BlackBerry has announced that it will no longer operate in Pakistan as of December 30th because of government requests to monitor customer data, including every BES mail and BES BBM ( BlackBerry Messenger) message.

The company said in a blog post that it had decided to "exit the market altogether" because of the government's demands. While the Pakistan Telecommunications Authority (PTA) says that BlackBerry's BES servers would no longer be allowed to operate in the country because of "security reasons," the Canadian company claims that the truth was Pakistan wanted "unfettered access" to all the traffic passing across its messaging servers.

Marty Beard, chief operating officer at BlackBerry, said the company does not support 'backdoor access' to customers' information and has never done this anywhere in the world. "While we recognise the need to cooperate with lawful government investigative requests of criminal activity, we have never permitted wholesale access to our servers," he said.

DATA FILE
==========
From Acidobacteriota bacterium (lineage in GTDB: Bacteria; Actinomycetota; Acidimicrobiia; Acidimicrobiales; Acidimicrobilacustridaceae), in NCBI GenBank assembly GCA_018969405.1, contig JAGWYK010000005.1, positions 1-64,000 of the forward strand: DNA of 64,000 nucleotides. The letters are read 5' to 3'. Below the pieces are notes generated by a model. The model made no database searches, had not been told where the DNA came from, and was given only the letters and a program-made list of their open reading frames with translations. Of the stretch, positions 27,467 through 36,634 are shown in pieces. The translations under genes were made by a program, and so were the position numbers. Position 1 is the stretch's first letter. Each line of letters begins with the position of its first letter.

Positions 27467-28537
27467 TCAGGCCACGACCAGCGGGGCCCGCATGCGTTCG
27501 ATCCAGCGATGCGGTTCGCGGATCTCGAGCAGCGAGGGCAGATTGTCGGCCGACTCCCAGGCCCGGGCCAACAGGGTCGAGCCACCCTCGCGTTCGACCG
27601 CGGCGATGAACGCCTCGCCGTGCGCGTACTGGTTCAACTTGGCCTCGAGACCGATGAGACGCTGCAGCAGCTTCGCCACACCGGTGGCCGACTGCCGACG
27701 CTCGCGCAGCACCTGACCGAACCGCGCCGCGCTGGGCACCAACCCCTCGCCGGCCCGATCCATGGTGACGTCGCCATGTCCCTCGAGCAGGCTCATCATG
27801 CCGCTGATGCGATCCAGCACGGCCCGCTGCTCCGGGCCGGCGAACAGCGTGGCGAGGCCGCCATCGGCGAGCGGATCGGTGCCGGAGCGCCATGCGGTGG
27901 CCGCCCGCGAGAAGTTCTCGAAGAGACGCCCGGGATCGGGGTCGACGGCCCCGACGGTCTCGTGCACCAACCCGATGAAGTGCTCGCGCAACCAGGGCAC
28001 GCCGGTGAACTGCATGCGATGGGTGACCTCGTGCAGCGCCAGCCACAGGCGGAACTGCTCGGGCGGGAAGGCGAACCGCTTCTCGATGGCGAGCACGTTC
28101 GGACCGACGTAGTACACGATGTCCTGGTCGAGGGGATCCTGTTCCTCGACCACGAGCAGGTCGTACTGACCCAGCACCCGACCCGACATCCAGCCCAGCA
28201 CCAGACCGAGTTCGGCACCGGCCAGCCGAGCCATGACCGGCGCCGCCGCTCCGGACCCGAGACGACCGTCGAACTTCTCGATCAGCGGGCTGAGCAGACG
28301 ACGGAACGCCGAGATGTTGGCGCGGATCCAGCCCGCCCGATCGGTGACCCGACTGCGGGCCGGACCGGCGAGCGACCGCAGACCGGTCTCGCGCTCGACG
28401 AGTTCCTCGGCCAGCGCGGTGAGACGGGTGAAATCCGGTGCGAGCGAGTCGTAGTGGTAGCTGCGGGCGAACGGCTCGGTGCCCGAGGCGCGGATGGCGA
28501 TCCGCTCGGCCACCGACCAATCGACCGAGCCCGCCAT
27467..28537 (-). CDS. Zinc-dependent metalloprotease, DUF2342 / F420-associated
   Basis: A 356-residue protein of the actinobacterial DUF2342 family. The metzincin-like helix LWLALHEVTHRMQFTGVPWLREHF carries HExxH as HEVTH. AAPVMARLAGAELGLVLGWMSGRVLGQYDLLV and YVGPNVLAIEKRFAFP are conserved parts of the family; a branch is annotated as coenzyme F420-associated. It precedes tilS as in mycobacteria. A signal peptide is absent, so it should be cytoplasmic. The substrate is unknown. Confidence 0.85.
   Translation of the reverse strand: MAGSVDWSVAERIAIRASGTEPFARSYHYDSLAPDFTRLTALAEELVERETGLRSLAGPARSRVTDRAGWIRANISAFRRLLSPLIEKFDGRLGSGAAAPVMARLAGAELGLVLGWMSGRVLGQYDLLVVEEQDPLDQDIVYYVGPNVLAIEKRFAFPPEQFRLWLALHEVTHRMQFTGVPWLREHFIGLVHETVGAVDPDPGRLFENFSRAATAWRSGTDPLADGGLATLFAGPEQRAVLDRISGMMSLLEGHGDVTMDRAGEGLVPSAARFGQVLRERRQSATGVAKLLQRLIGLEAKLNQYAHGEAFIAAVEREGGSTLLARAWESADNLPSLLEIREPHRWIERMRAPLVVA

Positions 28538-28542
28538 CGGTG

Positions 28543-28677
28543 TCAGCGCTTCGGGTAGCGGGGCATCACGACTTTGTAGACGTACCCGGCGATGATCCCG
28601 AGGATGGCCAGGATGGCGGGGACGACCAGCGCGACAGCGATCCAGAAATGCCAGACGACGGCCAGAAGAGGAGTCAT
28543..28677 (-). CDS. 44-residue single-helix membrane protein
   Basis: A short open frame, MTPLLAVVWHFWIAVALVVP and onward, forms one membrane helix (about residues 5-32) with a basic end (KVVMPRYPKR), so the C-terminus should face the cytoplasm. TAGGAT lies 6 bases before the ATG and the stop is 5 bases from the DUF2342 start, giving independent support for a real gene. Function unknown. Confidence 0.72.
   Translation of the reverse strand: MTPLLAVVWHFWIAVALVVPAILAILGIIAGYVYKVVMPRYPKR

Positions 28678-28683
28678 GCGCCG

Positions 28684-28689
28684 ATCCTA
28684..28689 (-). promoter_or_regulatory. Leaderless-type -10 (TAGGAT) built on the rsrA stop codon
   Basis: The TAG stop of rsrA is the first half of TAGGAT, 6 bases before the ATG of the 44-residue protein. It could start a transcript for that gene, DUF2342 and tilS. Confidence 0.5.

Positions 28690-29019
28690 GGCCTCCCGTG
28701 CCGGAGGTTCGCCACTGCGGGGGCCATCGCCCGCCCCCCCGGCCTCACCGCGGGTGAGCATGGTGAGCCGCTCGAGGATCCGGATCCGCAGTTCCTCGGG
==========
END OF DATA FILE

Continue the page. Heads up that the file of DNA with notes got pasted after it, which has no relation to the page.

The company had originally stated in the post that it would be leaving Pakistan on November 30th, but it later updated the statement after the government notified BlackBerry that the shutdown order had been extended to December 30th.

Although BlackBerry seems set on leaving the country, there are indications that the two sides may be working on a compromise. PTA spokesman Khurram Ali Mehran said the agency is still in contact with BlackBerry "to find out a solution."

It's not clear exactly how many business and consumer customers BlackBerry has in Pakistan, but it's not thought to be a major revenue source for the company.

While BlackBerry's stand against the Pakistani government's snooping demands should be applauded, the company hasn't always defied national agencies who want to spy on citizens. BlackBerry finally caved in and gave Indian government officials access to data from BBM and BIS in 2013, and the company is thought to have helped Russia and China to monitor users' e-mails in 2007 and 2008 respectively.